Most “normal” people will go through times in life where they are mentally and emotionally under pressure.

To have a mental health problem is as “normal” as having a cardiac, digestive, circulation or joint problem.

Many mental problems are associated with a trauma or a life occurance.

They can be triggered by problems in work, in a relationship, in a financial predicament etc.

This is especially true of conditions like depression and anxiety.

My first encounter with real anxiety happened when I was working in Divis Flats Belfast when I was living with two priests who were mentally torturing me 24/7.

I was sensible enough to talk to a doctor and to a psychiatrist who reassured me that my anxiety and panic attacks were the result of the intolerable situation I was living in.

I have always been one to tackle a problem head on.

I did a two week residential course in Nottingham with the famous psychiatrist, Dr Frank Lake.


I discovered that I had my first panic attack just before my birth when the birth pangs started to expel me from my mother’s womb – the only world I knew at the time – and a world from which I was being forced to leave – an annihilation experience.

Panic attacks are part of the fight or flee basic human instinct.

When I learned that for myself, I never had another panic attack.

All “animals” panic when they are threatened with attack or annihilation.

We are part of the animal kingdom too.

I also relived my birth experience with Dr Lake and was able to come home and tell my mother things about my birth that she had forgotten!

The human mind is like an iceberg with only 3% of it above water.

Our subconscious mind represents 90% + of our consciousness.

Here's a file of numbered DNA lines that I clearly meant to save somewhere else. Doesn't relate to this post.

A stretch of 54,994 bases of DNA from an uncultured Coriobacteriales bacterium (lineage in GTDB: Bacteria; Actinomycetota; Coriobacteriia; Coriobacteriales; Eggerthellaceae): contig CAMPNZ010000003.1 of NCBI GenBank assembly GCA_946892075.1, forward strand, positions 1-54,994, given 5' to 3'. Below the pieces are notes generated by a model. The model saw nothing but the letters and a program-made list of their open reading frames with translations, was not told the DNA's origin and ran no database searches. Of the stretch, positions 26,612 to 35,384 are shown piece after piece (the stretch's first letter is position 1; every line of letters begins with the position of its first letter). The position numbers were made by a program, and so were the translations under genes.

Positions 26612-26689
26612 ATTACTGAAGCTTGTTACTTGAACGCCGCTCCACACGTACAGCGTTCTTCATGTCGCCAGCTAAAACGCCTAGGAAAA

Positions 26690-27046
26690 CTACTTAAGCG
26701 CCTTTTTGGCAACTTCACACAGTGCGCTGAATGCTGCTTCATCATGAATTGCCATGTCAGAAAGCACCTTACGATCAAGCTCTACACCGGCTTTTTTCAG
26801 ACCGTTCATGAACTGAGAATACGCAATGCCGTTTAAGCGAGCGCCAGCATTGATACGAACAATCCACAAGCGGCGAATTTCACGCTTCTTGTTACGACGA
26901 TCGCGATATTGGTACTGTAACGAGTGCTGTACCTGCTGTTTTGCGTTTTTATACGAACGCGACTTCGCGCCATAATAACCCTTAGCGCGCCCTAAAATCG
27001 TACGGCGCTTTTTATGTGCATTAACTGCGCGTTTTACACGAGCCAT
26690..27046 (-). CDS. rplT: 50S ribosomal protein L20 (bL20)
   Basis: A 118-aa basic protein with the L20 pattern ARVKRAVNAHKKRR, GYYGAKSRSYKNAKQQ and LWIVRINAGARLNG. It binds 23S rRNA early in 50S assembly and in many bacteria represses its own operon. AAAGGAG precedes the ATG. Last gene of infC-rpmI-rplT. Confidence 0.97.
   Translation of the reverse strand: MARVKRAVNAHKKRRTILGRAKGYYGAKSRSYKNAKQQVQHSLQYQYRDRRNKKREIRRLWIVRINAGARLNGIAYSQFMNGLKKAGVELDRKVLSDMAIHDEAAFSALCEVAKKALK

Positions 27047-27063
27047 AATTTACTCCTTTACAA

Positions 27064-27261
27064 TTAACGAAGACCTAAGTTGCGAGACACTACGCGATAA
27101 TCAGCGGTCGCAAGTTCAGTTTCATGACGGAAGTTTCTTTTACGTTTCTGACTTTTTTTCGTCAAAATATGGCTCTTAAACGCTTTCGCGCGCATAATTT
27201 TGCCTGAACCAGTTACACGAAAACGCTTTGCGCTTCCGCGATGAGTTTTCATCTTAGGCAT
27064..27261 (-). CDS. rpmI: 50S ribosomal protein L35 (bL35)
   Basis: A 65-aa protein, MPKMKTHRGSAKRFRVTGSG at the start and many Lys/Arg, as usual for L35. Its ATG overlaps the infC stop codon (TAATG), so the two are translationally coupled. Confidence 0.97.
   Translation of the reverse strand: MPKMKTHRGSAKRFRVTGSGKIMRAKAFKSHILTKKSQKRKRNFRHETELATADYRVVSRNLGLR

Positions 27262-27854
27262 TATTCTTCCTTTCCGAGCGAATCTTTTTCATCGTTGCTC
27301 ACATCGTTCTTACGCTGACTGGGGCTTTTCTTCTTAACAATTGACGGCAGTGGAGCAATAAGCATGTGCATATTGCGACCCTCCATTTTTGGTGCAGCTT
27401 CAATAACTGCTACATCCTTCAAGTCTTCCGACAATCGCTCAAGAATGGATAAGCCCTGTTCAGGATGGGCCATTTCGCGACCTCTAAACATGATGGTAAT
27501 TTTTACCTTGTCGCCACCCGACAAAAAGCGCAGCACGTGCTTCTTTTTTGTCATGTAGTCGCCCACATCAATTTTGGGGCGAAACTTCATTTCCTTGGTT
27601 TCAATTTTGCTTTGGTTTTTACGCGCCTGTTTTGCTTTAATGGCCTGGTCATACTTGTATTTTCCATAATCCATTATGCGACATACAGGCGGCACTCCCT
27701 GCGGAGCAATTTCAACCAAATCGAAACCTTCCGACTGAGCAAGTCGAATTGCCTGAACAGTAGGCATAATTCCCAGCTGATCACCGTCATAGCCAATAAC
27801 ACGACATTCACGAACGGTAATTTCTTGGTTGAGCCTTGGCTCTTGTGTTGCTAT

When we cannot deal with reality we hide what’s bothering us in our subconscious.

There, it has the propensity to trouble us for years or for forever.


There are some mental health conditions that are not simply “situational” but have deeper causes.

I’m thinking of things like Bi Polar Disorder or Schizophrenia etc.

These can be caused by chemical problems in the brain or by extreme forces like PTSD – Post Traumatic Stress Disorder.

A very easy to read book for psychiatrists called DSM 5 can be read if you have £ 60.

But please, as an amateur, please do not use this book to diagnose yourself or another.

Such diagnosis is strictly for professionals.

But there is nothing wrong with suspecting that you or a friend might have a mental disorder.

Always consult a professional.

One of the big problems with mental health is that the person suffering from it might either not know – or not accept that they are ill.

This is a very challenging situation for relatives, friends and even doctors.

In the old days persons were diagnosed and institutionalised far too easily.

Now the pendulum has swung the other way and it is extremely difficult to get a patient in denial help.

Let’s use remove the stigma from mental health.

Let’s all talk about it.